Fonts matter. Consciously or not, we make typographic choices every day.
We enjoy having choices that our ancestors could not have dreamed of. From the debut of the printing press six centuries ago until the internet brought forth our digital lives around 40 years ago, typesetters defined the lens through which we read, well, everything.
Today, we have myriad choices in what, where, and how we consume information, the simplest form of which might be familiar to my middle-aged peers. Invariably, you will reach a point in life where you must increase the font size on your devices so much that your younger self could read it a room away. Oh, you’ll protest— but behold the joy of a reading experience free of squinting and headaches!
In a recent thought-provoking interactive, The Washington Post points out that, when it comes to text, it’s not just about size. Adjusting the actual font can make a world of difference, not only in how you see the information, but how you receive and process it. Science and a bit of biology lie behind our type preferences. A recent study says that picking the right font for you can increase your screen reading speed by 35%.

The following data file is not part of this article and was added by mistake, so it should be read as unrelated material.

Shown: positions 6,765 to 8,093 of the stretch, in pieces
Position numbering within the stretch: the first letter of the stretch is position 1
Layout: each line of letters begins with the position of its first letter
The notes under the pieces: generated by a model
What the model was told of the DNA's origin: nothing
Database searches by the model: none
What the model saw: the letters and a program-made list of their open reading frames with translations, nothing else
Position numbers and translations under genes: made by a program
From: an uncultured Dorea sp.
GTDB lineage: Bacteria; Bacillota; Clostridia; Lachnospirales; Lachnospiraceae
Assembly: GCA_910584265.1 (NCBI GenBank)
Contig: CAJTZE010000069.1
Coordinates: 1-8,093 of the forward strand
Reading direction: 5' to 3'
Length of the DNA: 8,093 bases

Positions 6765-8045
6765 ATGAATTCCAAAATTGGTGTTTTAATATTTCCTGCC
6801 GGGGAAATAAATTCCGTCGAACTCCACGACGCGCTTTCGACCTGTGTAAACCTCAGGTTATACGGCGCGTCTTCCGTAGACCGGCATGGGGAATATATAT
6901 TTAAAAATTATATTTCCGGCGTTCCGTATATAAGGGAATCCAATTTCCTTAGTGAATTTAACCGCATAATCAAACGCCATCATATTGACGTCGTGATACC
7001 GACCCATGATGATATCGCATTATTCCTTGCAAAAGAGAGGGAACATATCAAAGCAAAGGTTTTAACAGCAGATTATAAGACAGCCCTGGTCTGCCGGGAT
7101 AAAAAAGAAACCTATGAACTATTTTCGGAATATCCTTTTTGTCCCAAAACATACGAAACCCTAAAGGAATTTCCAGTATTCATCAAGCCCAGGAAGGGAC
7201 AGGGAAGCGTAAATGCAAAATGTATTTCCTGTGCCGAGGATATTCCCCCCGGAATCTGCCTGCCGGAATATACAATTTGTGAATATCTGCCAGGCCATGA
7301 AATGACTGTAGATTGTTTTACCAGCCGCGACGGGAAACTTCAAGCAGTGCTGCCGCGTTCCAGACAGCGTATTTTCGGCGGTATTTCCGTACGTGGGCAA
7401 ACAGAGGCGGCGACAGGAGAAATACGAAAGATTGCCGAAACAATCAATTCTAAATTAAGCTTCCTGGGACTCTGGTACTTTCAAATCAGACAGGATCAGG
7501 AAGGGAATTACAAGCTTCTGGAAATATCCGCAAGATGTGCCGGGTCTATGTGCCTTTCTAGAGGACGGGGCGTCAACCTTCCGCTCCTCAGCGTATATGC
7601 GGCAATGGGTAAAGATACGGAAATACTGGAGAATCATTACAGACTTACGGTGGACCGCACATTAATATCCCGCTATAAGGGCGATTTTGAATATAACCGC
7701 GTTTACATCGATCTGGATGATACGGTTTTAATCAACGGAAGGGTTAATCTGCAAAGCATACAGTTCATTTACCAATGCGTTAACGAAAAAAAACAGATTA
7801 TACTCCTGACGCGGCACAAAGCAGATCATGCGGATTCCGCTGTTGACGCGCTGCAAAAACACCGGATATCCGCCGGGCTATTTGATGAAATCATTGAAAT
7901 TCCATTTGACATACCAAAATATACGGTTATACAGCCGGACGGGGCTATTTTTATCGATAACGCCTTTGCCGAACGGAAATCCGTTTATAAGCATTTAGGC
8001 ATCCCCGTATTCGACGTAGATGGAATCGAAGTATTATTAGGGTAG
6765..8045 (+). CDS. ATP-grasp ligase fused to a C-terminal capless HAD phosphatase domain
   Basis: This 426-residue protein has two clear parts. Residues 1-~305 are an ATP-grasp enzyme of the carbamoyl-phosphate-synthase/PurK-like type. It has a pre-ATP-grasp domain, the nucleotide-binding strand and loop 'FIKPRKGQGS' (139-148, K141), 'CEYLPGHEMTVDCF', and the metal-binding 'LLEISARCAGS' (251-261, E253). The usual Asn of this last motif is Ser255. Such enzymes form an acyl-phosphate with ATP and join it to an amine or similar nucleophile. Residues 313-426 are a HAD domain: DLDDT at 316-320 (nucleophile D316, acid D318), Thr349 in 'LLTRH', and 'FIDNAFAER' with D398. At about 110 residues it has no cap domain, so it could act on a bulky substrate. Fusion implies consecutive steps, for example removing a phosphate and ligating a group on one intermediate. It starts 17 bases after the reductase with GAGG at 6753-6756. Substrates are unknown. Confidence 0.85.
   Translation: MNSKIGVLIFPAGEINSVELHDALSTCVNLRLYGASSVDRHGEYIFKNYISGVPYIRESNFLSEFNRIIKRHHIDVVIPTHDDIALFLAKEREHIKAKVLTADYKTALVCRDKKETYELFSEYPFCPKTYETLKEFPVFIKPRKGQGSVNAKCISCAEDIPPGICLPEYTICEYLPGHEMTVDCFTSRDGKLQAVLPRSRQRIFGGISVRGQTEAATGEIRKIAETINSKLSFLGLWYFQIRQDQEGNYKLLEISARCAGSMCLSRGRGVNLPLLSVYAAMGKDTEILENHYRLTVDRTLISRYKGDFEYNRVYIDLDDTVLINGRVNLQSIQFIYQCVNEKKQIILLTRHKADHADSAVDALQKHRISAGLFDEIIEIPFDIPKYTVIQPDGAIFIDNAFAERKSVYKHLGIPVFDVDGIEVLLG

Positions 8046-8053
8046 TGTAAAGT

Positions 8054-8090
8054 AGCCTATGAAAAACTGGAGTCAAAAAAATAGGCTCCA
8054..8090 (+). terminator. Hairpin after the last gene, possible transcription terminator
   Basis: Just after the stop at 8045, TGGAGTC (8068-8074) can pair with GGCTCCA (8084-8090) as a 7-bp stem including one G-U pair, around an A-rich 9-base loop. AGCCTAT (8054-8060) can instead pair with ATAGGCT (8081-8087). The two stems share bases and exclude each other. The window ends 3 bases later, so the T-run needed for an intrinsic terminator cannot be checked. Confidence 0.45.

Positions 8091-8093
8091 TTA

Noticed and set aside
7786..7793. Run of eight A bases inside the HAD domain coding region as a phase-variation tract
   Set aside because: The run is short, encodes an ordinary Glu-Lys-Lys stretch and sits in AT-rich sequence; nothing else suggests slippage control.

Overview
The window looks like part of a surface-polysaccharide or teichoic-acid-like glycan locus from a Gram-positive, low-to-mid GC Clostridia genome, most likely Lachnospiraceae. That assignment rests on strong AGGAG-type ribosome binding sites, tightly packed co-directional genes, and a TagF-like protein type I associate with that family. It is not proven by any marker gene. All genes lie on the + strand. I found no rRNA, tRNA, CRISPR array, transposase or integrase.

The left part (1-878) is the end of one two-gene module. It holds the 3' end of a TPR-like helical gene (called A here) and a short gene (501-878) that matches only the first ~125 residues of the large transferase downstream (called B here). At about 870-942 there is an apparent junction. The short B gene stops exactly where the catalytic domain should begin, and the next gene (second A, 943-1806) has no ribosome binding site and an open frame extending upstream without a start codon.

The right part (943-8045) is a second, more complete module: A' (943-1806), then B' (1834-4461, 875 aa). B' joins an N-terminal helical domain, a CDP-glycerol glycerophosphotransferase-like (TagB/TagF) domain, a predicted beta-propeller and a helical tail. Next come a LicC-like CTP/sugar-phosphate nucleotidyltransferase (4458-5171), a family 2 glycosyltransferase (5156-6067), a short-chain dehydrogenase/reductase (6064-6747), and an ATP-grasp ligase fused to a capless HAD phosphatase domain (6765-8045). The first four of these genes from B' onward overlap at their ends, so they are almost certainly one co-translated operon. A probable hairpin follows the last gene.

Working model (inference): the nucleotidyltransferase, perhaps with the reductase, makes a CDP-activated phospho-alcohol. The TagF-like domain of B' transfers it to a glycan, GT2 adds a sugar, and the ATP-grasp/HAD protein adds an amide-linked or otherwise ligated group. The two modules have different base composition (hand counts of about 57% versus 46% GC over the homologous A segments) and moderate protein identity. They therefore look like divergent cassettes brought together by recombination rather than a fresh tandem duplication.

Designers are well-versed in choosing typefaces that convey feeling, translate meaning and purpose, and serve as a foundation for brand recognition. But when it comes to personal font choices, what we prefer aesthetically and what works best for us often can be different fonts.
How do you figure out what fonts work for you? The Washington Post article’s three exercises will start you on the path to discerning which fonts help you better scan, read, and comprehend the text you come across in life. Read the interactive story here.
Once you’ve determined your basic preferences, Readability Matters, a nonprofit dedicated to better reading outcomes for children and adults, has a tool to help you dig deeper. Check out their Readability Features Sandbox.